Pediatric Mental Health, this probably affects our life more than any other, yet it is sadly the one diagnosis you rarely see any cute little ribbons or posters or facebook tokens supporting this cause.  There are no walks to raise money to help families who's kids are struggling with very real medical issues but are sequestered to the sidelines like it's a type of leprosy.  There is a walk to remember those who died as a result of suicide. . . what if we had a walk to support those BEFORE they see no other alternative in life other than to die.  60% of children with bipolar will attempt to commit suicide.  Their precious brains can't see through the fog of depression and of that 60%,  almost 50% will succeed.  Really????  This is what my baby girl is facing.  This is an area that I would love to garner more support for.  Wave my banner and say let’s get this going.  But, then my little girl will be the poster child for a profoundly broken system that few have any interest in fixing.  Few if any even understand what the mental health (as if it's any different than any other type of health.. . it's all physical/chemical/organic/REAL) system is like. Imagine you have a broken foot, it hurts, and it’s causing you to be highly agitated, irritable, and can't think straight due to the pain.  You go to the hospital, but they're busy and don't have time for broken feet right now.  They put you in a room with a 1:1 aide should you try "attacking" someone to help you or to find meds to help the pain.  You finally get to see a doctor who has never seen you before and without any tests and only a few questions, the diagnosis of "broken toe" is made.  But wait. . . it's a broken FOOT.  It's bigger than a simple toe.  You need a cast but instead they just put a Band-Aid on it, a few pain pills and send you one your way while your parents watch you suffer and it just eats them up inside.  You are sent to school in this pain and are expected to function yet the issue has never been addressed.  That's an example of how our system works.  It's terrible. 

 My son, Trayvon, is coming up on his one year heart transplant anniversary!  It also falls during Congenital Heart Defect week, wonderfully coincidental!  I am blessed to have a good friend who has established a wonderful local support group for families diagnosed with heart defects.  As such, I am able to support the cause by sharing facebook pages and token posters to show both support and spread awareness.  I have never been to an event.  We could easily support the GIFT of LIFE organ donation program.  I just don't have the energy.  I would like to think in my future I will be able to do more for these programs, as they really are invaluable to those families who find themselves facing these new giants in life.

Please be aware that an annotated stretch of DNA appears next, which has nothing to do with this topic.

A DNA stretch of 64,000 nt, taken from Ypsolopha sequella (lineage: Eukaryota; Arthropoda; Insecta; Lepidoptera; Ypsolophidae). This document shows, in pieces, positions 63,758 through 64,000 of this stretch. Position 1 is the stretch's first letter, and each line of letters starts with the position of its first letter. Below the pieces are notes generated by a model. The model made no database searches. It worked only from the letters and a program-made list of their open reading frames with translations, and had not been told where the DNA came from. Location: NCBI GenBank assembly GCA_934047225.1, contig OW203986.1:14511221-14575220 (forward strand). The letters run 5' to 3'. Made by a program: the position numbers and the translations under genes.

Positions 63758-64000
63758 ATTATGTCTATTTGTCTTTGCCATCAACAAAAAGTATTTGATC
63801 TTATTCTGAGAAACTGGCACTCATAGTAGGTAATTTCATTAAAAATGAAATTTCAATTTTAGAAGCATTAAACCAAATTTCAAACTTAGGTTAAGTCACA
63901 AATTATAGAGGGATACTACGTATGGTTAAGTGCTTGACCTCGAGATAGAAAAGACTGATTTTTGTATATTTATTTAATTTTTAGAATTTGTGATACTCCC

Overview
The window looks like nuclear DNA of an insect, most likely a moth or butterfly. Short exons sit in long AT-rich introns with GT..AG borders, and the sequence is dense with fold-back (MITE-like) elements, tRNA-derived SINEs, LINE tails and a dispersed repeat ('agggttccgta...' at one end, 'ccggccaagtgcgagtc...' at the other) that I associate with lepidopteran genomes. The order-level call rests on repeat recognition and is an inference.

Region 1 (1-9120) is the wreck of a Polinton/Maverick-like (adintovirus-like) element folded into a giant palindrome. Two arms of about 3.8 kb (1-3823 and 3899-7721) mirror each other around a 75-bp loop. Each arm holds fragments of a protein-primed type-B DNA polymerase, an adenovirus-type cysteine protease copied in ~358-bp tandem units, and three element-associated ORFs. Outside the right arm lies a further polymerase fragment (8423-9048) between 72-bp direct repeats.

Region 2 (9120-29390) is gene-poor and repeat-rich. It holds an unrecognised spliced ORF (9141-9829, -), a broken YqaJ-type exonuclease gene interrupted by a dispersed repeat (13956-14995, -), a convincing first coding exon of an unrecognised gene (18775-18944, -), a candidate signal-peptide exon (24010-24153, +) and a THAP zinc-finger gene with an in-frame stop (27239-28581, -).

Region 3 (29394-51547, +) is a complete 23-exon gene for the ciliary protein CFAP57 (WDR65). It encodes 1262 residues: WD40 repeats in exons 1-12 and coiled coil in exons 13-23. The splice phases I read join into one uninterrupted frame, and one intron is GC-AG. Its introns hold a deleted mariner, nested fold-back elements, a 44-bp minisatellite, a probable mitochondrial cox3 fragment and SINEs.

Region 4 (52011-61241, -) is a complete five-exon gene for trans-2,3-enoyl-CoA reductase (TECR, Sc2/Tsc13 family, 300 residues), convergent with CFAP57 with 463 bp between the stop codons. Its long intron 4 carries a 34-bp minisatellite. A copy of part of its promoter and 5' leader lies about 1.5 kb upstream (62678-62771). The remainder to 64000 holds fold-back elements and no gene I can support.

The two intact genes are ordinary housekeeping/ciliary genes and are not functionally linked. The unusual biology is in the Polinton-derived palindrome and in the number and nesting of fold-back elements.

Our youngest's life has been profoundly affected by an undiagnosed mitochondrial defect.  There are some amazing organizations out there helping families facing these complicated and frustrating and life shortening illnesses.  We could support the many organizations that support families with g-tubes or are TPN dependent.  So many possibilities, in just one child.    

We were honored and incredibly humbled by the support from so many other organizations that I wish I had time to do more for.

We been on trips from Make A Wish and Starlight Foundation.  We were supported through various charities that help families make ends meet.  We were blessed by incredible friends who put together a benefit for Joshua 15 years ago and another for Tray 2 years ago.  We wish we could do more to promote adoption and disability awareness. We wish there was more awareness and support for Pediatric Epilepsy and the toll it exacts on the child and family.  We commend the many disability related organizations that bring attention to those with Cerebral Palsy and Developmental Disabilities and Autism (all of which we have here and contend with daily).   Elmcrest Children’s Center and Casey’s Place are amazing organizations.  So many.  Please, if YOU have the time, energy, or even the ability to donate money, please do so.  Facebook me, call me, e-mail me, text me.  I’ll point you the way to a wonderful organization that could use your help.  Some are small and still amazing.  Some are huge and though they work great works, the little guys need more. 

 To all those that have supported us and to those who are passionate about an organization, I commend you and support you!!  I’m so happy there are those that do have the time and energy to educate the world.